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Nov. 12, 2020
Sioux Falls hospitals are taking significant steps to open up more ways to care for people and aren’t ruling out more drastic ones, as new COVID-19 cases reached a record high today.
More than 2,000 new positive tests were reported statewide, along with 66 new hospitalizations.
“These are extraordinary times, and we are taking extraordinary measures,” said Dr. David Basel, vice president of clinical quality for Avera Medical Group.
At Avera McKennan, floor beds are being converted to intensive care beds, and in some cases there are two patients per room.
Avera McKennan typically has 28 ICU beds available. There currently are 33 patients in ICU with COVID-19 alone.
“We handle the sickest at McKennan,” Basel said, adding that across the system some clinics have been closed so nurses and physicians can work in hospitals. That has happened on a volunteer basis in Sioux Falls but hasn’t impacted clinic operations at this point.
“I don’t want to scare patients,” Basel said. “If you need care, you need care, and we will find a way, including non-COVID stuff. Only 30 percent of the cases in the hospital are COVID-related; the majority are non-COVID-related.”
At Sanford USD Medical Center, some COVID patients are doubled up in standard rooms. The intensive care unit is typically 75 single rooms. There were 28 COVID-occupied ICU beds reported today.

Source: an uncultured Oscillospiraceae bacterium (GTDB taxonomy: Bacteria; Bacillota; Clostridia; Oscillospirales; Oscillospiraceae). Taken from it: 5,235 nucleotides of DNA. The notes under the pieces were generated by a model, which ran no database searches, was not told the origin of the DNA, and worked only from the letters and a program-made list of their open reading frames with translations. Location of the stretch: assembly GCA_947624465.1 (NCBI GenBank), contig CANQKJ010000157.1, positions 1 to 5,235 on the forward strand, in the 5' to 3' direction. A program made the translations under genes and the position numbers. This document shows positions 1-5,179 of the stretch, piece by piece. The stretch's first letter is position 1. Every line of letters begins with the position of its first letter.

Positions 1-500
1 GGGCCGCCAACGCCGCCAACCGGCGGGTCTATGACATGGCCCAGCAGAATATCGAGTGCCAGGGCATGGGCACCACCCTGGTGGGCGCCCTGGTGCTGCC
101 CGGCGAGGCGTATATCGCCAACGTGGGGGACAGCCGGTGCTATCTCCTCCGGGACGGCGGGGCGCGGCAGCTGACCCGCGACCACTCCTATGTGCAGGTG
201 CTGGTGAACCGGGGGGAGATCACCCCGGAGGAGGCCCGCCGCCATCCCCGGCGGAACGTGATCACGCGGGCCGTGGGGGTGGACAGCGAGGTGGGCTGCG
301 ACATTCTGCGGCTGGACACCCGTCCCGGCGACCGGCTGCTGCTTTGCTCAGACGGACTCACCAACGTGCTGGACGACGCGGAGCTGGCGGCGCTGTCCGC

“We’re incredibly busy,” said Andy Munce, vice president of operations for Sanford USD Medical Center.
“Our COVID population takes up 20 to 25 percent of our total admission population.”
There are about 420 patients in the hospital currently. Sanford is licensed for 545 beds and had a surge plan in the spring as the coronavirus began spreading here to get to 900.
“And clearly we’re not there, but it is different because a lot of other services are open because we learned a delay in care causes a lot of other challenges,” Munce said.
Hundreds of staff members are picking up extra shifts or moving around to help support the patient volume, he said. Nurses are working in teams where experts are helping guide them.
“You can tell everyone is busy, but honestly they’re in very good spirits,” Munce said.
In North Dakota, hospitals received authorization to allow nurses who tested positive for COVID-19 but were asymptomatic to care for COVID patients. That hasn’t been needed in South Dakota yet, but Avera and Sanford aren’t ruling it out.
“It would be a potential step for us to take,” Basel said.
Both systems are trying to care for patients in home settings as they can.
At Avera, “we have 125 patients on oxygen outside the hospital setting, patients seen by visiting nurses and virtual visits. We probably have 500 patients that have some combination of services,” Basel said. “We have a pretty robust monitoring program.”
Both systems also have some patients monitoring their temperature and oxygen level multiple times daily and reporting it back.
“Patients that hit certain risk criteria that make them more high risk to potentially require a hospitalization or more early intervention related to oxygen are enrolled within our home monitoring program,” Munce said.
Sanford also is leveraging its Good Samaritan Society operation as another place to care for patients.
“We have moved patients between acute care and long-term care that would have never happened before this merger,” Good Samaritan president and CEO Randy Bury said.
“It’s just easier to get in the room and say, ‘We have 15 discharges we have to get out of the hospital to make room for others,’ and the people in the room get it. They’re colleagues. We break down those barriers like we never could before. The economics wouldn’t have made sense. Now, the overall economics work, and it’s better care for patients and residents.”
Sioux Falls hospitals are taking significant steps to open up more ways to care for people and not ruling out more drastic ones, as new COVID-19 cases reached a record high today.